You can expect steak and kidney pudding to be a dead cert for any list of iconic British foods. It’s so British it even has its own rhyming slang. Less expected, though, is that Auguste Escoffier – the granddaddy of modern French cuisine – included it in his early twentieth century Le Guide Culinaire. Knowing that this pud can be appreciated beyond the White Cliffs is somehow nearly as comforting as the meal itself.
Appreciated and adored it absolutely deserves to be when done right: that’s tender steak, enough kidney that finding a piece isn’t like winning the lottery, and flavoursome gravy all housed in a beauty of a tasty, light crust.
Whenever we went to Blackpool when I was a child (and that was quite a lot) we’d go to the Derby Supper Bar for steak and kidney pudding, chips and mushy peas. That is the standard against which I have measured every subsequent pudding – I think this one gets close to the memory.
Steak and Kidney Pudding
Serves 3-4, it really depends on who’s eating it.
You’ll need a 1 litre pudding basin, very well-greased with butter.
For the meat filling:
- 3 tbsps plain flour, seasoned with salt & pepper
- 500g diced steak
- 200g lamb kidney, with the white core snipped out and the kidney in chunks
- 25g butter
- 2 tbsp olive oil
- an onion – finely chopped
- 60g chestnut mushrooms – finely chopped
- 200ml stock – lamb or beef
- 200ml stout
- whole nutmeg
- 2 tbsps chopped flat leaf parsley
- 2 bay leaves
- 1 1/2 tsp Colman’s English mustard
For the pastry:
- 250g plain flour, plus a little extra for dusting
- 2tsp baking powder
- 1/2tsp salt
- 1/2tsp Colman’s English mustard powder
- 125g shredded beef suet
- 125ml cold water
The filling will benefit from being made the night or a few days before you want to eat it – it just gives the flavours extra time to do their thing.
Preheat the oven at 140C.
1. Get the butter and oil good and hot in a large casserole dish. Roll a handful of the meat in the flour, then put it into the pan just long enough for each chunk to brown all over. Remove with a slotted spoon and keep on going until you have browned off all the meat.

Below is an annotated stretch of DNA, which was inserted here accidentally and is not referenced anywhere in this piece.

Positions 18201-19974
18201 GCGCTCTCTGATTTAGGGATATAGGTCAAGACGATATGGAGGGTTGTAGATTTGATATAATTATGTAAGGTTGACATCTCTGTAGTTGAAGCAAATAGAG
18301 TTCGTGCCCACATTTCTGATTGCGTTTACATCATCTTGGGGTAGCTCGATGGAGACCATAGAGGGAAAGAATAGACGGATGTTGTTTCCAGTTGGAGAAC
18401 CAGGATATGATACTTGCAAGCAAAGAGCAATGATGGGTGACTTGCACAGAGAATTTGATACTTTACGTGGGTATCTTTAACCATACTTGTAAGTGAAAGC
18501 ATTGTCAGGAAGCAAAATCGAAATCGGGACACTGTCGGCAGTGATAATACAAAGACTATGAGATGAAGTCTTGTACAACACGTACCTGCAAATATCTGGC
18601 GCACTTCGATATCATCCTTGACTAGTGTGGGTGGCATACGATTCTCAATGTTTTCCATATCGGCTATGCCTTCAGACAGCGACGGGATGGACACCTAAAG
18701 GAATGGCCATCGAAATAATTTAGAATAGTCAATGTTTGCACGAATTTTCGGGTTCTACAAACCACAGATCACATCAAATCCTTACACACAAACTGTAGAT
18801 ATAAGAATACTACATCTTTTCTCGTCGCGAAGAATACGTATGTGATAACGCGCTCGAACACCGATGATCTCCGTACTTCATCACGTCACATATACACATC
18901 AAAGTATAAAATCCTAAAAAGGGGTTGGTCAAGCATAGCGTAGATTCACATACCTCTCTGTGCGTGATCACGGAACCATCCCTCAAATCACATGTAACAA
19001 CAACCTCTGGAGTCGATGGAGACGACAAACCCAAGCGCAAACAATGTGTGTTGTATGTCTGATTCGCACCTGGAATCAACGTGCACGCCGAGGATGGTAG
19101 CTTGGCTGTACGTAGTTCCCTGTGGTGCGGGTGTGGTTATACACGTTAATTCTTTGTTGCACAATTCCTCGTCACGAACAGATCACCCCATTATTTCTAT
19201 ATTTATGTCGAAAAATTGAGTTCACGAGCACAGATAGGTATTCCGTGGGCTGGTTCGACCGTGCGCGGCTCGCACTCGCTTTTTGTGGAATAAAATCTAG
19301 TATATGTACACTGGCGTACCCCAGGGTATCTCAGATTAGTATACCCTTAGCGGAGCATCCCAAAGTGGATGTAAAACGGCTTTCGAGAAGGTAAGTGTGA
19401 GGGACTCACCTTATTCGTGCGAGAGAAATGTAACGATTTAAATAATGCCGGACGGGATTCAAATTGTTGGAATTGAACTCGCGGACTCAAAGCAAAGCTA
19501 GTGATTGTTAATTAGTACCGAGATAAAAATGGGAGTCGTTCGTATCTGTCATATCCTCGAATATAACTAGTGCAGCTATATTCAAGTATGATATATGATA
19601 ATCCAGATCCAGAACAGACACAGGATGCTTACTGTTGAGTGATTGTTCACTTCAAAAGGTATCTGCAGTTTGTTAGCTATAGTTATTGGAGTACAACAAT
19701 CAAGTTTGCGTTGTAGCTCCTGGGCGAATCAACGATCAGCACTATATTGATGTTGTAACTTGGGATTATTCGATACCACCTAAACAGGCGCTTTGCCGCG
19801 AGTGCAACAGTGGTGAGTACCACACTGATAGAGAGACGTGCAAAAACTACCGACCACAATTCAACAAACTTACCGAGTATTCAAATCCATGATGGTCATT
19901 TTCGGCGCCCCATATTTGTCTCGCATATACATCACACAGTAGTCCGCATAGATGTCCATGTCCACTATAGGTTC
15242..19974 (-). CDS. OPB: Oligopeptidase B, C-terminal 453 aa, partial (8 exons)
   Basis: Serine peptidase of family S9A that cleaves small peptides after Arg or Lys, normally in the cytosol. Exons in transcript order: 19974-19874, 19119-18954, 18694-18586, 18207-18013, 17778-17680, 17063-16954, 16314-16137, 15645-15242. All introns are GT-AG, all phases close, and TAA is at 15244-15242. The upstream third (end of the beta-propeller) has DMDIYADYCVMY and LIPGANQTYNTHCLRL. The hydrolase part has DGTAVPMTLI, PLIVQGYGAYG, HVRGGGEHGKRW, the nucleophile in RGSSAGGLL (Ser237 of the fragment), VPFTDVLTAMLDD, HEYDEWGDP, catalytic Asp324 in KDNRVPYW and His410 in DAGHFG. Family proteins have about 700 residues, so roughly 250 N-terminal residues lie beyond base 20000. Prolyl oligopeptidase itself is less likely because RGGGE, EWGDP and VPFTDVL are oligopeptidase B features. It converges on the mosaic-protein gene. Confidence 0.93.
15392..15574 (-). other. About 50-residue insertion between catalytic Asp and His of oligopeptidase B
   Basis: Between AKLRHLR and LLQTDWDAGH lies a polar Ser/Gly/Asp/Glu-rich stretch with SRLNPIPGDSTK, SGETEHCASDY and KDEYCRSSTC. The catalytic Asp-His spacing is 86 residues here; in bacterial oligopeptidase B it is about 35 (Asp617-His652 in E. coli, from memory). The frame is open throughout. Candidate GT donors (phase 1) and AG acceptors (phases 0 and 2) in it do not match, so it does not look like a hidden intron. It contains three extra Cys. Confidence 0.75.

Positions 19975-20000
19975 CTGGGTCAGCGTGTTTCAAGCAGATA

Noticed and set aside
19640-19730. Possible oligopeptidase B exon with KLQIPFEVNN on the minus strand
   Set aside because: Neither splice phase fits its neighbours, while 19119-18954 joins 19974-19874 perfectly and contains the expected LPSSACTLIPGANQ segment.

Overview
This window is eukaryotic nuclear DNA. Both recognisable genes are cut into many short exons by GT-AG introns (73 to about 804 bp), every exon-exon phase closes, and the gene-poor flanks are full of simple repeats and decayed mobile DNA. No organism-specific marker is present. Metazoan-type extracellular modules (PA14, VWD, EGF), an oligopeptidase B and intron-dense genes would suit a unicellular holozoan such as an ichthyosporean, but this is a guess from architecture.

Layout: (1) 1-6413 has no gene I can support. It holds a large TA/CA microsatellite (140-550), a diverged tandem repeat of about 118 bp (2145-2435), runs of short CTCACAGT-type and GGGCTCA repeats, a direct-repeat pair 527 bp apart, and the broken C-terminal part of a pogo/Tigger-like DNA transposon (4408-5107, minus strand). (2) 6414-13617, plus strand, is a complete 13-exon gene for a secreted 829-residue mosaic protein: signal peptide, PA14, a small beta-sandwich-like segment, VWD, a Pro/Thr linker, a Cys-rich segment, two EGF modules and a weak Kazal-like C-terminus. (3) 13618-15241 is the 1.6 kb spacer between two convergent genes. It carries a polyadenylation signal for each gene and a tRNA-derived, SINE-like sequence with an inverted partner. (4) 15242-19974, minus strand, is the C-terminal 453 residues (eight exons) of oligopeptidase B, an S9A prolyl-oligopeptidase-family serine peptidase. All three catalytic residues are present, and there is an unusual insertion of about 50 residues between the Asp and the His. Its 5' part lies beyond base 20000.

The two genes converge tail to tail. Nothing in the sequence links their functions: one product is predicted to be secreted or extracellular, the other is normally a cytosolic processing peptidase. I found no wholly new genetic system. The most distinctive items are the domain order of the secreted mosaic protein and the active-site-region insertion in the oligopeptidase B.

2. Soften the onion and mushrooms in the casserole over a low heat, with the lid on and half a tsp of salt sprinkled over. When they are cooked through, add the stout and the stock and scrape off any bits that are stuck to the base of the pan from the meat. They’ll be delicious. Return the meat to the pan.
3. Now add your extra flavourings: a couple of gratings of nutmeg and the parsley (merci, M. Escoffier), the bay and the mustard. Check the seasoning. Bring to the boil, put the lid on and cook in the oven for an hour and a half.
Most types of pastry need to chill for a while before being used but suet is ready to go straight away once you have made it. The filling should be at room temperature before it goes inside the pudding.
4. Get the steamer on. In my case, a stockpot with a saucer face down and a couple of inches of water being brought to the boil.
5. Make the pastry by combining in a large bowl the flour, baking powder, salt (pepper too), mustard powder and suet. Dribble over the water and start off using a knife and then your fingers to bring it into a smooth dough.
6. Cut off a third of the pastry – that will be your lid. Roll out the large piece to approximately one and half times the diameter of the pudding basin and 5mm thick. Ease it into the greased basin and smooth out – it should come a cm or so over the edge of the basin.
7. Put the filling in, stopping 2cm below the top. (It might seem like there’s a smidge too much gravy – in which case just keep some back to heat up later and serve alongside.) Roll out the lid, lay it over the top and pinch the excess base pastry over to seal. Moistening the edge of the pastry with a finger just dipped in water helps seal it.
8. Cut two pieces of kitchen foil a bit bigger than the top of the basin. Lay one over the top, making a 2cm pleat in the middle. Repeat with the other piece and then secure the foils by wrapping string around the lip of the basin. Loop another piece of string over the top to act as a handle.
9. Sit the pudding in the steamer on top of the saucer and let it cook for 2 1/2 hours, being sure not to let the pan dry out – top up with water as you need. Carefully lift the basin out, remove the coverings and invert the pudding into a shallow bowl.
It will come out in one piece and look spectacular – for a moment. Then your pudding will start to collapse slightly as if it can’t wait to show off what’s inside. The implosion is all part of the pud’s charms – well, that’s my story and I’m sticking to it.